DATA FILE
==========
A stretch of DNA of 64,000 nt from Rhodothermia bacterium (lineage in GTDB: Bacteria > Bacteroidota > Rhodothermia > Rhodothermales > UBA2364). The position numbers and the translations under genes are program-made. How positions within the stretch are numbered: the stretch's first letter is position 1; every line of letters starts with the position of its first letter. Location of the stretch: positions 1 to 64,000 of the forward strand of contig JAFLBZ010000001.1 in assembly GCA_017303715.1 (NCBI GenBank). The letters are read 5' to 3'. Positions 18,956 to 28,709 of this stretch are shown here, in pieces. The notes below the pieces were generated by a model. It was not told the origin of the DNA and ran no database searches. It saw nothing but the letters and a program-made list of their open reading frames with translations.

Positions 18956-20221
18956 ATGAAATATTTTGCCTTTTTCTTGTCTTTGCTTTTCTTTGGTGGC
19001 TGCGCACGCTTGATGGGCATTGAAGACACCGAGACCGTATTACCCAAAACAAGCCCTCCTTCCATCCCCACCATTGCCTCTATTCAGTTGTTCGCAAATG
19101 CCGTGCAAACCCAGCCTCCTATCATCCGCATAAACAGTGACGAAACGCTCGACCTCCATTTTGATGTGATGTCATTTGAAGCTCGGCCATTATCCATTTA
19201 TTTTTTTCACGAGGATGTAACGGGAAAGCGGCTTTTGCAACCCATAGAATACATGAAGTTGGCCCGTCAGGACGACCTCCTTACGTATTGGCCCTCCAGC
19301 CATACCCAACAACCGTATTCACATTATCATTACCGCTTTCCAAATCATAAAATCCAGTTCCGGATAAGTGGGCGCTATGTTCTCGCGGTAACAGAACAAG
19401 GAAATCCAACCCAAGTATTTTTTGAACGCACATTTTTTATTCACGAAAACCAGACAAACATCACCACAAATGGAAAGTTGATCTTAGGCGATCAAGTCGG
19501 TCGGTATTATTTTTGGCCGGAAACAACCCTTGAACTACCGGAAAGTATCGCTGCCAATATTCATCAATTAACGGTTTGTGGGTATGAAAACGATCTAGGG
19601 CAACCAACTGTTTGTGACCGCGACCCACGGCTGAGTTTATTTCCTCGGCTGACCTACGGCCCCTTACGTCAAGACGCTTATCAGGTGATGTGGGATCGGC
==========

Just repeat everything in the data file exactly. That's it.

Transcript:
A stretch of DNA of 64,000 nt from Rhodothermia bacterium (lineage in GTDB: Bacteria > Bacteroidota > Rhodothermia > Rhodothermales > UBA2364). The position numbers and the translations under genes are program-made. How positions within the stretch are numbered: the stretch's first letter is position 1; every line of letters starts with the position of its first letter. Location of the stretch: positions 1 to 64,000 of the forward strand of contig JAFLBZ010000001.1 in assembly GCA_017303715.1 (NCBI GenBank). The letters are read 5' to 3'. Positions 18,956 to 28,709 of this stretch are shown here, in pieces. The notes below the pieces were generated by a model. It was not told the origin of the DNA and ran no database searches. It saw nothing but the letters and a program-made list of their open reading frames with translations.

Positions 18956-20221
18956 ATGAAATATTTTGCCTTTTTCTTGTCTTTGCTTTTCTTTGGTGGC
19001 TGCGCACGCTTGATGGGCATTGAAGACACCGAGACCGTATTACCCAAAACAAGCCCTCCTTCCATCCCCACCATTGCCTCTATTCAGTTGTTCGCAAATG
19101 CCGTGCAAACCCAGCCTCCTATCATCCGCATAAACAGTGACGAAACGCTCGACCTCCATTTTGATGTGATGTCATTTGAAGCTCGGCCATTATCCATTTA
19201 TTTTTTTCACGAGGATGTAACGGGAAAGCGGCTTTTGCAACCCATAGAATACATGAAGTTGGCCCGTCAGGACGACCTCCTTACGTATTGGCCCTCCAGC
19301 CATACCCAACAACCGTATTCACATTATCATTACCGCTTTCCAAATCATAAAATCCAGTTCCGGATAAGTGGGCGCTATGTTCTCGCGGTAACAGAACAAG
19401 GAAATCCAACCCAAGTATTTTTTGAACGCACATTTTTTATTCACGAAAACCAGACAAACATCACCACAAATGGAAAGTTGATCTTAGGCGATCAAGTCGG
19501 TCGGTATTATTTTTGGCCGGAAACAACCCTTGAACTACCGGAAAGTATCGCTGCCAATATTCATCAATTAACGGTTTGTGGGTATGAAAACGATCTAGGG
19601 CAACCAACTGTTTGTGACCGCGACCCACGGCTGAGTTTATTTCCTCGGCTGACCTACGGCCCCTTACGTCAAGACGCTTATCAGGTGATGTGGGATCGGC